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Battlesnake is played by responding to simple webhooks sent to your server by the game engine. Developers build a web server that receives and responds to HTTP requests, and how your server responds to these requests controls how your Battlesnake behaves.


All requests made from the game engine to your Battlesnake server will have the following properties.


Requests will contain JSON-encoded request bodies. Your server is responsible for receiving and parsing this data correctly (although most modern web frameworks come with easy ways to handle this type of request).


All responses from your Battlesnake server must abide by these rules when responding to game engine requests. If your server fails to send a valid response in any way, the game engine will consider it an error and act accordingly.


Valid responses must be JSON-encoded strings with the Content-Type header set to `application/json`.

Status Codes

Valid responses must return an HTTP 200 OK status code. If any other status code is returned, the game engine will consider it an invalid response.

Latency & Timeouts

Your Battlesnake server must respond to requests made by the game engine within the given timeout value. This value is provided in the request body as a property on the game object.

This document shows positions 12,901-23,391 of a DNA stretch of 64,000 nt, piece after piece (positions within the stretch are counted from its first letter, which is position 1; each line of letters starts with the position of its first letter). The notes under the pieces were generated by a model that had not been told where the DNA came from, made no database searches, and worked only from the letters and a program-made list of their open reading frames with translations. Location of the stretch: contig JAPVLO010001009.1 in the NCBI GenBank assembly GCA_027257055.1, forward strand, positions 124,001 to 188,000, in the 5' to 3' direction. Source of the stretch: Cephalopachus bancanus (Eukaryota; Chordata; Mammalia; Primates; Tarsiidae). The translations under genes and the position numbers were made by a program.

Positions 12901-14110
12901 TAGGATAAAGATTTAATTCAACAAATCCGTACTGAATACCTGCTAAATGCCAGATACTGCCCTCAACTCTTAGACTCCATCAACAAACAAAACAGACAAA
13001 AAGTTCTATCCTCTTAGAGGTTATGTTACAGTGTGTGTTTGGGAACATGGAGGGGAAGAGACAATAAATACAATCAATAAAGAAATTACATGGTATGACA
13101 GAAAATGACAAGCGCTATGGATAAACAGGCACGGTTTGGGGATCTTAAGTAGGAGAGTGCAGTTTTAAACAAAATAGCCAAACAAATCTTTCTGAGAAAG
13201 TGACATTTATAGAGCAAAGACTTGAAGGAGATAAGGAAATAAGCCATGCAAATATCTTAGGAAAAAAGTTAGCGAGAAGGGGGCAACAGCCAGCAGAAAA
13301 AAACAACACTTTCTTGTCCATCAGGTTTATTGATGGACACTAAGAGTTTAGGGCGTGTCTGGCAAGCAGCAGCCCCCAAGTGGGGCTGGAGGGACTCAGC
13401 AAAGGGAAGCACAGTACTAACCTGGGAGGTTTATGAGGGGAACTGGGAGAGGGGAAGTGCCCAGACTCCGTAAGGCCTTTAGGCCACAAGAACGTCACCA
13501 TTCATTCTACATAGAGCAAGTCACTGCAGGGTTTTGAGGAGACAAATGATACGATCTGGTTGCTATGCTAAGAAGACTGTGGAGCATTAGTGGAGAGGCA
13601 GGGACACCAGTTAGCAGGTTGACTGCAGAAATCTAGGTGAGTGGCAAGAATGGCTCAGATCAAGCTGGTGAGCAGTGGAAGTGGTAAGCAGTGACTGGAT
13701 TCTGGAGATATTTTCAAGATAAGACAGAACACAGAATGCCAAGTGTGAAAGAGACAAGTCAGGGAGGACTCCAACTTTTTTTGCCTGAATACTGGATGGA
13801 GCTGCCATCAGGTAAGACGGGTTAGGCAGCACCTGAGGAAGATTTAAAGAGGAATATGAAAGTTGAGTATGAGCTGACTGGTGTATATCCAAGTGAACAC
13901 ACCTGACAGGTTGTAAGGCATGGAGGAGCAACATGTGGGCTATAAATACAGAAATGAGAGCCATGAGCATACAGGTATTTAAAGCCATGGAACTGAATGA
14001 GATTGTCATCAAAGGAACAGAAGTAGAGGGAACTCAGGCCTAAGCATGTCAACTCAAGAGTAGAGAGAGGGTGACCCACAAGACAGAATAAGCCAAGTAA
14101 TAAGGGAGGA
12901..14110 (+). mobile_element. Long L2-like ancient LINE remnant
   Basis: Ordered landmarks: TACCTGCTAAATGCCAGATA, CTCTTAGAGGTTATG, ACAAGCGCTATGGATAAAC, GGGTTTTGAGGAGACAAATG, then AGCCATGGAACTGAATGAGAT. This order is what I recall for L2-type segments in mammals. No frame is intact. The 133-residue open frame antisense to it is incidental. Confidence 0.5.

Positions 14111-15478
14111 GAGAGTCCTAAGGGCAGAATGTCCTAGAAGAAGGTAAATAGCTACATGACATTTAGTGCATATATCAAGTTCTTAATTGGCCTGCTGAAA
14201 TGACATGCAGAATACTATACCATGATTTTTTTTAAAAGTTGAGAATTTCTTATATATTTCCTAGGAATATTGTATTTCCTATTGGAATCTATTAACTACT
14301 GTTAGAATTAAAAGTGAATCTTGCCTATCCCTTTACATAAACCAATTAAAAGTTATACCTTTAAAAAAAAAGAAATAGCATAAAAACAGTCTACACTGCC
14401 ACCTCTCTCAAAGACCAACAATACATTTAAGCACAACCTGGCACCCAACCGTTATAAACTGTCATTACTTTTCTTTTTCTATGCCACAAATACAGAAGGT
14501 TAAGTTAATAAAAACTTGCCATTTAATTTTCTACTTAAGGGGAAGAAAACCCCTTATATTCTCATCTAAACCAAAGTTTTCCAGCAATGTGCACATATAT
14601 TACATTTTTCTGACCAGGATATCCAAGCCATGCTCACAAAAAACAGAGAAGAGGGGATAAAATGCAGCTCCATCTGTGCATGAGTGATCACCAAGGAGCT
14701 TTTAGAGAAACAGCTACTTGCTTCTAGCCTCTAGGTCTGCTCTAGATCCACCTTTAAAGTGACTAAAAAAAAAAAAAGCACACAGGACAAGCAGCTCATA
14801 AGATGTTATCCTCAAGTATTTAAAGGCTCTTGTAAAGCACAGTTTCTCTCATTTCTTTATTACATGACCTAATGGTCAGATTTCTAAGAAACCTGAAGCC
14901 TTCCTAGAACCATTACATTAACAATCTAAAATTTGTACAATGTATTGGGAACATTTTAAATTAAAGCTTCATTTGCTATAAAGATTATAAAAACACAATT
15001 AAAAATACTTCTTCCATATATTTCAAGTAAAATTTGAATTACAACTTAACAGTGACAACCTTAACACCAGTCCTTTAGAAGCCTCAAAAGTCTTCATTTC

In most games this will be 500ms, however, this value can technically vary from game to game. If your response does not reach the game engine within the specified timeout, the game engine will consider it an invalid response.


Note that these time limits must include round-trip latency between the game engine and your server - be sure to take that into consideration when deciding how long to spend computing your response.

Response Error Handling

Any invalid responses will be treated as errors by the game engine, and your Battlesnake's next move will be chosen for you - even if that means certain elimination.

An error on the first move of a game will move your Battlesnake up by default. This value is hardcoded into the game engine with no particular meaning behind it.

Errors on subsequent turns will repeat your previous move. For example, if your Battlesnake successfully moves right on turn N, a timeout on turn N+1 will result in your Battlesnake moving right again. This applies even if the game engine chose your move for you on the previous turn due to an error.